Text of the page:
My Son Is a Schizophrenic: Our Family Journey Through Long-Term Treatment

Schizophrenia is a very serious mental illness. It causes symptoms and complications that make it challenging to live a normal or satisfying life. Treatment is absolutely necessary in order to control symptoms and restore function. This complicated illness is best managed with residential treatment that provides long-term care, a safe environment, and the tools and skills to transition back to daily life at home. The stories of families who have been through the treatment process with a loved one can help those just now starting it.

Our son, James, developed schizophrenia in his late teens and went through a long treatment process beginning when he had just turned 20. The process proved to be challenging for us all, but ultimately so rewarding. He went from dropping out of college because he couldn’t function at all to living at home and taking classes at the local community college and working a part-time job. Without the residential treatment we got for James, I don’t know where we would be today.

How We Noticed the Signs of Schizophrenia

In retrospect, I feel like we should have noticed the signs that something was wrong much sooner. But that’s easy to say now. The symptoms of schizophrenia are unusual and should be obvious, but they snuck up on us. It’s hard to accept that your child may be delusional or hallucinating. My advice to parents is to not stick your head in the sand and to take any unusual behavior changes seriously.

What we first saw in our son was that his usually impeccable cleanliness and way of dressing started to slide. He didn’t shower every day anymore or brush his hair. Then some other behaviors seemed odd. Normally affectionate and sweet, he started to seem so emotionless. Even his tone of voice became flat.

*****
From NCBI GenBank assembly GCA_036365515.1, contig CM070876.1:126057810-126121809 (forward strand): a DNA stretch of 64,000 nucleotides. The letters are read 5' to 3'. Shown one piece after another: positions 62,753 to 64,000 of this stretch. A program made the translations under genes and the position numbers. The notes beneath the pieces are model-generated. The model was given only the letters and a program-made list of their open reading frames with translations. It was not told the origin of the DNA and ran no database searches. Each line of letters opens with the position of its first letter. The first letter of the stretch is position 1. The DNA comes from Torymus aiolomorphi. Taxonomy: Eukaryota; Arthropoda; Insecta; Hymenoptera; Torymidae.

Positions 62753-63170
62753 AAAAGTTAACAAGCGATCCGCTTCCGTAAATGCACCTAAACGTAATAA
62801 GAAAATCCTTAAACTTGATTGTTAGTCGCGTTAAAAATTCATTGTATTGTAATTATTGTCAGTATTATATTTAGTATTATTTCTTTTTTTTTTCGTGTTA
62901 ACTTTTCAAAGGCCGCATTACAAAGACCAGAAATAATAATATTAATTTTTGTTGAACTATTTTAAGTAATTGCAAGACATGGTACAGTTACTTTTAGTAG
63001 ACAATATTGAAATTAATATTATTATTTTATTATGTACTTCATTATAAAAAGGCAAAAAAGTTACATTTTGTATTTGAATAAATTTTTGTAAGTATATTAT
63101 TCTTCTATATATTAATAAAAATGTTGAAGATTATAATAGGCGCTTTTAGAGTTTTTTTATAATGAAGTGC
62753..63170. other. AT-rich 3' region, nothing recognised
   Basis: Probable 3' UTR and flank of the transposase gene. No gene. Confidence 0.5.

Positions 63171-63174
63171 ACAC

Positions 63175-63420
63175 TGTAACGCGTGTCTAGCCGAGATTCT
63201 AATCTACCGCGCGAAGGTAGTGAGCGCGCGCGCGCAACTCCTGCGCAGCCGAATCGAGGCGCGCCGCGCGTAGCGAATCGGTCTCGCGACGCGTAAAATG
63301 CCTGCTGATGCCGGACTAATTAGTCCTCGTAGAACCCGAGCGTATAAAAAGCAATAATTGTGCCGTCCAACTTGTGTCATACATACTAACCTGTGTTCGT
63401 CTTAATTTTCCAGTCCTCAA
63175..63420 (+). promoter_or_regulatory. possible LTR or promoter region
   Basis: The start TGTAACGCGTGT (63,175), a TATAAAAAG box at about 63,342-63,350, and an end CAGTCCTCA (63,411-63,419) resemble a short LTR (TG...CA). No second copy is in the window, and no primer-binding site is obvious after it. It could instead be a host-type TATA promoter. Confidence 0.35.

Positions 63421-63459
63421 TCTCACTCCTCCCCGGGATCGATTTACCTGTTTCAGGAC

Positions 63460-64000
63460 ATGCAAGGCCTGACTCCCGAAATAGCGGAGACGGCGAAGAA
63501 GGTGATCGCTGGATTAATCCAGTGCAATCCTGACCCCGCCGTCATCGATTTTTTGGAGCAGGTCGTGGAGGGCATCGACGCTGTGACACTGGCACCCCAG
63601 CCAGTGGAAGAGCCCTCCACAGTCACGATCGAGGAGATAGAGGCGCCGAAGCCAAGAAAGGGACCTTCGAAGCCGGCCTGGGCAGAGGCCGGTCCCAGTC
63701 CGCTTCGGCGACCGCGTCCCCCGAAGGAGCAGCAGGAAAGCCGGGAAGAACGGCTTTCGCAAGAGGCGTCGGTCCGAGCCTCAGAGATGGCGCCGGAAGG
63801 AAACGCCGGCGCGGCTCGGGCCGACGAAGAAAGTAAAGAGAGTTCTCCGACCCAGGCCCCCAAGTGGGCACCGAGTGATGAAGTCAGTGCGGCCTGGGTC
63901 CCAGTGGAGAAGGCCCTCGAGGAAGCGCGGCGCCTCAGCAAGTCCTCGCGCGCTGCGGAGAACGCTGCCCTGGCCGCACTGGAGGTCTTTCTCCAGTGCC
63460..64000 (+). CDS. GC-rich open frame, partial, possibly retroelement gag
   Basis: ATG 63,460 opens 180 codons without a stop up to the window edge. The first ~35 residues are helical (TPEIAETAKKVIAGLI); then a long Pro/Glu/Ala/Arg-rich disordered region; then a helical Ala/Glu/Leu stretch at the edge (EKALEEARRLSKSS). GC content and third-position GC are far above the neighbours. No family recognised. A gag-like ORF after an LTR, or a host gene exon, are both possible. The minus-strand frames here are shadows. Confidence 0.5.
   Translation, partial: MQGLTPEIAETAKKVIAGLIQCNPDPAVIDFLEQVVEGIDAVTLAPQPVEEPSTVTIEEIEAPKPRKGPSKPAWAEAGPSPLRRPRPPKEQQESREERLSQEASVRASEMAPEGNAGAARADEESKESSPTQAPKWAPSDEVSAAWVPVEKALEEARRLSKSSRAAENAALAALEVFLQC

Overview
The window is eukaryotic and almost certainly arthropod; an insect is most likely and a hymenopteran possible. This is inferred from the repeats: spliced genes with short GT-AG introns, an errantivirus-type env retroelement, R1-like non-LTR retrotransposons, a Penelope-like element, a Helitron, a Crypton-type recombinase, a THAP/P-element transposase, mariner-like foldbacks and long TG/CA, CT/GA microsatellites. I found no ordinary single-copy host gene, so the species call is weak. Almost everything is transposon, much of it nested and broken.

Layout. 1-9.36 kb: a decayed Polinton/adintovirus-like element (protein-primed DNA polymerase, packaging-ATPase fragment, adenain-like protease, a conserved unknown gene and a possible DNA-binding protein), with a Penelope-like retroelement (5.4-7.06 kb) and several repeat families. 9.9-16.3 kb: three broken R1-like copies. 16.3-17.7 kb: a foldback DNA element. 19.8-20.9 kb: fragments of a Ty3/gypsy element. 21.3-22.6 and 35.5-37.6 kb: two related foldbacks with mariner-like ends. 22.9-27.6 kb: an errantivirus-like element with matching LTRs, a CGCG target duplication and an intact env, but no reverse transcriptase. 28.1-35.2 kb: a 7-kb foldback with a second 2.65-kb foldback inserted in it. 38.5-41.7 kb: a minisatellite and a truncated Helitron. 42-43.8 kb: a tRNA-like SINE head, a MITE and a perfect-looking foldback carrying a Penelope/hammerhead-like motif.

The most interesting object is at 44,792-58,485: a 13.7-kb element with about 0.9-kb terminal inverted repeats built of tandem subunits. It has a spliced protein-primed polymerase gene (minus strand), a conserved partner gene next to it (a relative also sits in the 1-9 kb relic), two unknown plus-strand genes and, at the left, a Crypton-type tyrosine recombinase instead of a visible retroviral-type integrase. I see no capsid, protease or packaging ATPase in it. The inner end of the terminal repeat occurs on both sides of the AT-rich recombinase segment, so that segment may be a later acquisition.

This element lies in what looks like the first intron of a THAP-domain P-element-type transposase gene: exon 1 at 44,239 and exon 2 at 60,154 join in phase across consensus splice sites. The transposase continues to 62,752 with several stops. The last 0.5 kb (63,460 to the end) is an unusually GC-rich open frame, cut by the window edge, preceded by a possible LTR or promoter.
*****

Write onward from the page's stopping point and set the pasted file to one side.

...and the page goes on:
We really knew something was wrong and that we needed to take action when James shared with us that he heard voices that told him someone was watching him and plotting against him. He got very paranoid, and when he talked about it neither my husband nor I could understand what he meant. His speech was racing and unorganized.

Hospitalization Came First

Unfortunately, these symptoms got bad very fast, and before we could get the help James needed he was arrested on campus. The police were very kind and never actually booked him. They picked him up and sent him to the local psychiatric hospital. We got the call and went to the hospital immediately. James had been physically restrained and medicated. He didn’t look like our son.

It was a terrible experience. To see James in a psychiatric ward broke our hearts. We decided right then that we would do whatever it took to make sure he would not need to be hospitalized and restrained like that again. It was this commitment that led us to find the best long-term residential treatment for him. We wanted to go all in and make sure he got this intensive treatment for as long as needed.

The Transition to Residential Treatment

With a diagnosis at the hospital of schizophrenia, we found a residential treatment center that worked with us to transition James into their care. The intake team did a great job of helping him feel comfortable. They also evaluated him thoroughly and confirmed the diagnosis. They screened him for other mental illnesses and substance use disorders.

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Medication Managed His Symptoms